You probably still think that the federal government makes some kind of effort to prevent people from crossing what used to be our southern border with Mexico. Most rational people do. Unfortunately, they are wrong, and so are you. The border does not exist anymore. The territory across the Rio Grande in what we used to call Mexico is now controlled by drug cartels. And your federal government is actively helping people cross from that cartel-controlled territory into the United States.
Earlier this week U.S. Border Patrol Agents from the Lordsburg Border Patrol Station located a lost illegal immigrant using a recently deployed rescue beacon south of Hachita, New Mexico. A 51-year-old Mexican citizen who was attempting to cross into the United States lost his way. He then activated a rescue beacon and summoned Border Patrol agents to come to get him.
“The El Paso Sector has led the way in leveraging technology to rescue and provide aid to migrants stranded in the harsh, high-desert terrain,” CBP said in a news release. “Rescue beacons are only one part of the overall rescue efforts in the El Paso Sector. The El Paso Sector routinely collaborates with non-governmental organizations (NGO’s), including agencies at the local, county, state, and federal level in addition to continued coordination with our foreign partners in the Government of Mexico to rescue migrants in distress.”
You may not have been aware that rescue beacons even existed. They do. They let tired and discouraged individuals who are having a hard time sneaking into the country call for help. Think of it as Uber for illegals.
Just this year in the El Paso Sector alone the Border Patrol has installed 15 new rescue beacons in areas where migrants tend to get lost. They get a lot of use. Earlier this week in one 24-hour period Border Patrol carried out five different rescues.
The Department of Homeland Security is very proud of its beacons. It describes them this way.
“The rescue beacons provide the capability for a migrant to call for medical assistance or rescue while automatically providing a location. Rescue beacons are self-contained, solar-powered units placed in remote locations considered to be high risk for people in distress. Approximately 35 feet tall, each is equipped with a high visibility strobe light on top of the structure. Many of the towers utilize a camera system to determine an appropriate response and aid in the rescue effort. U.S. Border Patrol encourages anyone in distress to activate a rescue beacon or call 911 before they become a casualty.”CBP.gov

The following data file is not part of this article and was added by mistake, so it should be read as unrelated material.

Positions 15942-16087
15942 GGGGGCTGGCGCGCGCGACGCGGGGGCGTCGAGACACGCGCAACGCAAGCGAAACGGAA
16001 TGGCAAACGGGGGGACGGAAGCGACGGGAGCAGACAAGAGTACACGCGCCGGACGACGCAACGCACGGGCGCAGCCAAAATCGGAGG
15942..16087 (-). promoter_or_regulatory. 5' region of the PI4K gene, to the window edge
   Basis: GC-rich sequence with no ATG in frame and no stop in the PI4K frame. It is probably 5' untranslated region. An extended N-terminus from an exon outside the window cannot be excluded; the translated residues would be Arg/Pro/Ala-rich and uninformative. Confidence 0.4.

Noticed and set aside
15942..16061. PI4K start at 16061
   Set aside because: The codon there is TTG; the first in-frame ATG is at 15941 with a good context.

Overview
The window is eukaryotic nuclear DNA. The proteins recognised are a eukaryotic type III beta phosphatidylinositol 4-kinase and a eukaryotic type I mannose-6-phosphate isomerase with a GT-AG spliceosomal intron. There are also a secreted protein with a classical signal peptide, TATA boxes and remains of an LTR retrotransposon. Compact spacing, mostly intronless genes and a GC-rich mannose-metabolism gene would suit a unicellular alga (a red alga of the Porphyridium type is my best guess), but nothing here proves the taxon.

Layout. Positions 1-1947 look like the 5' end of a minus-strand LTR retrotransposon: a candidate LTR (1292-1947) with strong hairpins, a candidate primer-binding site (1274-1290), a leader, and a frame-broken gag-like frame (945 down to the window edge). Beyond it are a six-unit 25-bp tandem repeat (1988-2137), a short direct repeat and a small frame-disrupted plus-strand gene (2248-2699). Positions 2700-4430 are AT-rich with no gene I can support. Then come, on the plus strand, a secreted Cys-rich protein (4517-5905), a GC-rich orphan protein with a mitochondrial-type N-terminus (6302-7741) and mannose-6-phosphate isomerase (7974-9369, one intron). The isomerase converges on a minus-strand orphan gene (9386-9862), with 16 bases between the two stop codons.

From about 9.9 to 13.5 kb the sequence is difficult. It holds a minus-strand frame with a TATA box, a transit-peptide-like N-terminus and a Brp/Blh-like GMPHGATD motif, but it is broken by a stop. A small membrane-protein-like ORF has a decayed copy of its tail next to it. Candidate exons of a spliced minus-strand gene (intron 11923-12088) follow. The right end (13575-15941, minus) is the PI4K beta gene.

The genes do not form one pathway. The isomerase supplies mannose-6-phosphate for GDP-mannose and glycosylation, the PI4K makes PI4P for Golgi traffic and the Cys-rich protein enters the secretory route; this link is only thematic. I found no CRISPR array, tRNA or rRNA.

The beacons, however, are only one part of a much bigger initiative, called the Missing Migrants Program, which is aimed at addressing this critical need.
“Every day, undocumented migrants attempt to enter the U.S. between the ports of entry, specifically at our southwest border. Oftentimes, they face life-threatening circumstances. They are miles away from shelter, food, and water; exposed to harsh terrain and drastic changes in temperature; and lack the means to receive help if they need it. When faced with these types of adversities, migrants have a high risk of becoming disoriented, dehydrated, and succumbing to the harsh environment before they can reach help.”DHS.gov
These people have gotten themselves into deep trouble breaking our laws and sneaking into our country with the help of ultra-violent transnational criminal groups. We must save them.
And, to that end, we do a lot more than put up beacons.
To help notify U.S. Border Patrol when migrants are in distress and provide a general location of where they may be, the Border Patrol has also placed 911 rescue placards all along the border. The informational placards provide migrants with emergency contact information in English and Spanish that they can use to contact emergency management services. They also provide a general location that agents can use to begin their search for the caller.
“The rescue beacons and 911 rescue placards are useful tools for anyone who may be in distress in the border area, and for the CBP Border Patrol agents who respond to calls for assistance,” explains CBP Program Advisor Derek McVay.
To ensure the beacons and placards are placed most effectively, the Missing Migrant Program developed and piloted two key tools in the Rio Grande Valley sector: an interactive dashboard that enhances CBP’s ability to display geospatial data and models to help them strategically install additional rescue beacons and 911 rescue placards. The goal is to place these in areas that are most accessible to illegals and give them the best cell reception.
Border Patrol agents are kept busy responding to all the calls from illegals who need to be picked up. The U.S. Border Patrol’s Rio Grande Valley Sector in Texas responds to an average of seven 911 calls per day. Such search and rescue calls take precedence over other work. The Border Patrol actually operates a special unit called the Border Patrol Search, Trauma, and Rescue Unit (BORSTAR) which uses Black Hawk helicopters to find people in trouble. BORSTAR members are emergency medical technicians (EMTs) and also use rescue dogs to help them find migrants who have called in to be rescued.
No right-thinking person really wants illegal migrants to simply die of dehydration in the desert. We understand that preventing this from happening is a worthy goal. Yet, rational people also can’t help wondering, wouldn’t it make more sense to finish the wall, police the border and prevent people from entering our country illegally than to spend millions tracking them down and flying them to safety.
Perhaps that kind of rationality no longer exists. In the meantime, while we wait to see if it ever resurfaces, we will continue to spend your tax dollars to help illegals cross the border.